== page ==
So it would be nice if you could just take a look at something and see it for yourself. This new method will allow that to happen — imaging viruses, DNA and molecules in real time.
The method uses optical near-field images, which has no diffraction limit, Li said. Near-field images are within the optical wavelength of the optics involved. Far field is beyond that distance.
"Therefore, theoretically, there is no limit on how small we can see. It will depend on how much can we amplify the image using the spheres and relay it to the far field," Li said.
The team's paper is published in the journal Nature Communications.
the world is just awesome!
This is absolutely fantastic
I just got done subbing a class where I was told to show the kids a video on viruses. It was outdated of course and spoke of how we have no known way to see inside viruses to better understand them. THEN THIS HAPPENS!! This is freaking awesome!
I agree with the other comments. This is a remarkable achievement! The apparent optical limit seemed like a cruel joke for cellular biologists. Perhaps we will even see images of the fundamental particles eventually (assuming there is something to be seen)!
Wow, this is great. Can't wait to see how far they take this new method.
yes very cool. but... "is theoretically no limit on how small an object researchers will be able to see." so we will be able to see quarks, and nuons, and other particles we cant even see with an electron microscope????
Really cool. Awesome. Totally amazing. Really great. Have I mentioned cool? And awesome? And that this is totally superbly amazingly ultra-awesomely epic? In other words, I want one.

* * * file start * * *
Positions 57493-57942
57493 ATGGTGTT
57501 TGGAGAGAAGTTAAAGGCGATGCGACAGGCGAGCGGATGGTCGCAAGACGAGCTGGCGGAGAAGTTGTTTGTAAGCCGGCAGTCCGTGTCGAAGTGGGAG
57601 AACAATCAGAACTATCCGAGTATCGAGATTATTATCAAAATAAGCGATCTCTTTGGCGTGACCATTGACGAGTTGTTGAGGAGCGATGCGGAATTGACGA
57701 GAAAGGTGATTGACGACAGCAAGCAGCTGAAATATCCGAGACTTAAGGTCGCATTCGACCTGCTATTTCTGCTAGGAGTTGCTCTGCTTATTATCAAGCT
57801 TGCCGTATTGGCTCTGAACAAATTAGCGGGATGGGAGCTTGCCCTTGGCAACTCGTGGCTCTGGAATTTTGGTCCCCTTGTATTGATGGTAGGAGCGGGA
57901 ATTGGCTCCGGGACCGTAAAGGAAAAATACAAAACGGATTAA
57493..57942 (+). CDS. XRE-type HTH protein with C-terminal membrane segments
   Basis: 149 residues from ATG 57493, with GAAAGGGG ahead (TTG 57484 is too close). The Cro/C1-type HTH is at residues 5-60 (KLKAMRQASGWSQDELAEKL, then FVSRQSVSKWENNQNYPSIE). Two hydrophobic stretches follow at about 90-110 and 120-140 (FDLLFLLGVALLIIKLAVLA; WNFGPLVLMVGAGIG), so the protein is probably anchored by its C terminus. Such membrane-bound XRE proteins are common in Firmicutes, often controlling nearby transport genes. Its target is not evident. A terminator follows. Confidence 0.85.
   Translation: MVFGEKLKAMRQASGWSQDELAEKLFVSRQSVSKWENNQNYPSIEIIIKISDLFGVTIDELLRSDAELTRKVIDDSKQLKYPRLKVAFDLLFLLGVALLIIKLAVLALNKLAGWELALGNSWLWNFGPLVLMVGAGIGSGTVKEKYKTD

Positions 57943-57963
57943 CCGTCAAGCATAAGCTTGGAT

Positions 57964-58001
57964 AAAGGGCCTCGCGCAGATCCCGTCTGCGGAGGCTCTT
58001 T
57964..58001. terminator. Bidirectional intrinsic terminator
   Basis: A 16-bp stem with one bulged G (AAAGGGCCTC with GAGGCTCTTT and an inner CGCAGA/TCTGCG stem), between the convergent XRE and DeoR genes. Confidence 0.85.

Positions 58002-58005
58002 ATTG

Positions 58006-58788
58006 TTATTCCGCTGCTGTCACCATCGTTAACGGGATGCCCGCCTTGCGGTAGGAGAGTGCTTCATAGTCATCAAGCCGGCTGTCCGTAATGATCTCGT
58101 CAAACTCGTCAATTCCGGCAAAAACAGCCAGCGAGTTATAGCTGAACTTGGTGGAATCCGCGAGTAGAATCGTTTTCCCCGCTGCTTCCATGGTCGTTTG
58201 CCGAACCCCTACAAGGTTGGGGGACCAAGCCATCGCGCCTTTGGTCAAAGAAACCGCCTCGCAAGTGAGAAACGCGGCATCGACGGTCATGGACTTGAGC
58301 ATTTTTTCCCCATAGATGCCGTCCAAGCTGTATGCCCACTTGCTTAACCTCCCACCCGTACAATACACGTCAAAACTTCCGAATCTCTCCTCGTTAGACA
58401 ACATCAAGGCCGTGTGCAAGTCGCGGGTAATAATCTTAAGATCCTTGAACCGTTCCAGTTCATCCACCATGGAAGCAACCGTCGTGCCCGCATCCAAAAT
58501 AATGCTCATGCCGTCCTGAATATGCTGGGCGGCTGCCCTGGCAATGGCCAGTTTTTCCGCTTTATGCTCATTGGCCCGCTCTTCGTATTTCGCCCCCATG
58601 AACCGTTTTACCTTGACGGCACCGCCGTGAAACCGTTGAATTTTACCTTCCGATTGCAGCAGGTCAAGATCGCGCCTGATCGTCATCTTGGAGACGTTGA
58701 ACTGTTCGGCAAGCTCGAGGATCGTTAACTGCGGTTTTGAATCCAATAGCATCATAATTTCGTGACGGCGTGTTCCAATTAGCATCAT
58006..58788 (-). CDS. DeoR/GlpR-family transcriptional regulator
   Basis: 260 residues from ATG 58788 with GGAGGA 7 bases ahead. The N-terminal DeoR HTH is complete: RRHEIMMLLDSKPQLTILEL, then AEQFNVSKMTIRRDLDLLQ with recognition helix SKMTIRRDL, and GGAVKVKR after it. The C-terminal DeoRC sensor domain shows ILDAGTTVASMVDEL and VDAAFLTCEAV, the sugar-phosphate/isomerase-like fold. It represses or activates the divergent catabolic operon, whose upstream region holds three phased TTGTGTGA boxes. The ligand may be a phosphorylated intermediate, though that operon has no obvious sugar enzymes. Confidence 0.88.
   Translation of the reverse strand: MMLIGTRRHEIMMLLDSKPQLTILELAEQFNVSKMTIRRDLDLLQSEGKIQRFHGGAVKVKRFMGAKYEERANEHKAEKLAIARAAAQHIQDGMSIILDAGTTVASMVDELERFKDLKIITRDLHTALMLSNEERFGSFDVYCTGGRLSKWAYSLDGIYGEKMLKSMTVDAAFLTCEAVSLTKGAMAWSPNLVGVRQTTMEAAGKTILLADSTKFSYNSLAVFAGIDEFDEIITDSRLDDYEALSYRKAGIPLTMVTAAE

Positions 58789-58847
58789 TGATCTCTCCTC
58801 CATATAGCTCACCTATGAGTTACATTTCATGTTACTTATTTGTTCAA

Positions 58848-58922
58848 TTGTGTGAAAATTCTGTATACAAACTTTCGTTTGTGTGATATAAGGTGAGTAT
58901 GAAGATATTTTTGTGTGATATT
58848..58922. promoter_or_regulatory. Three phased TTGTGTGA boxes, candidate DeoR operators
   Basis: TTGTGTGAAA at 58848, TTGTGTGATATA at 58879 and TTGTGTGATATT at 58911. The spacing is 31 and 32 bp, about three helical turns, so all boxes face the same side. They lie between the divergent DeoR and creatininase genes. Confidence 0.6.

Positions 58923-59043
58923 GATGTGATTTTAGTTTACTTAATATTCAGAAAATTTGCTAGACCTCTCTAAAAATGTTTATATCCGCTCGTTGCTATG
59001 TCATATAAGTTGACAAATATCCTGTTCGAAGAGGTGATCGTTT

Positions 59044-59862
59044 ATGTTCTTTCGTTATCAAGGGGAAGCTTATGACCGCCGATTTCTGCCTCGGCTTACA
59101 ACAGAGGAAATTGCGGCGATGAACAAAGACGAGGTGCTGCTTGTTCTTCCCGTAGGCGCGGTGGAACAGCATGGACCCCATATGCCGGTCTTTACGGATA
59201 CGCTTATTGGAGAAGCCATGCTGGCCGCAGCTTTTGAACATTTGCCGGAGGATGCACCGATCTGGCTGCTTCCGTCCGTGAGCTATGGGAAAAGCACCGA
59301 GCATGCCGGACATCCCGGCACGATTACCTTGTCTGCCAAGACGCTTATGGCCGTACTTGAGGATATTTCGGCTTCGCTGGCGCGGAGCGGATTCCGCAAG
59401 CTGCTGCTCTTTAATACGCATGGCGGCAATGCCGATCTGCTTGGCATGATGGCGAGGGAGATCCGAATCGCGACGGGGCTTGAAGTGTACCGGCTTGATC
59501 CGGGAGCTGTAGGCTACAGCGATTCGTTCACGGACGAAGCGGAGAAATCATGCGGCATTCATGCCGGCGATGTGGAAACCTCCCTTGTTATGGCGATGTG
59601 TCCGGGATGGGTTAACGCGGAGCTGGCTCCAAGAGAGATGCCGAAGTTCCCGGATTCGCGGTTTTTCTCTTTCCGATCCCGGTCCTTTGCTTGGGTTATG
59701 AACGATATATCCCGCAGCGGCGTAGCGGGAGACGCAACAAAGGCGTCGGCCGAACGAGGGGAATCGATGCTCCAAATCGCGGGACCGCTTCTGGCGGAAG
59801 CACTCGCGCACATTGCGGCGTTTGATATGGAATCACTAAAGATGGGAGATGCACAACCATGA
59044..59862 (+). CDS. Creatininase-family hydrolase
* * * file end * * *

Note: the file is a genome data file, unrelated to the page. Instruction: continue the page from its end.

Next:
Royal Raymond Rife designed and built an optical microscope that could observe viruses about 70 years ago. He also experimented with radio frequencies to kill viruses successfully.
Rebecca Boyle... do some research:
If this is the real deal, it's unimaginably cool -- even better than the iPad (sarcasm mine).
I suspect that there is some kind of ultimate limit to the resolution -- probably related to the size of the microsperes. Nonetheless it's an awesome concept.
vividsign, from all I can tell, the Rife devices were not ever really accepted. I have no idea if they worked or not, and apparently, neither did anybody else. If they did work, it's one of those great scientific losses.
Those examples shown weren't very clear. Kind of makes me wonder how good the "detail" will be in what we're looking into. If it's going to just be blurry, we may miss a lot of important details.
I have to say something here, altough it's a great innovation it won't allow us to see elemental particles, not even small molecules like water or even lipids. If there is no optical limit, the limit will be imposed by the amount of photons whatever we are looking for is able to emit. So I guess that the smallest things that we are going to be able to see are polymers or really large molecules (that are actually polymers) like DNA or proteins.
I wonder how would look like a DNA moleclue from near enough...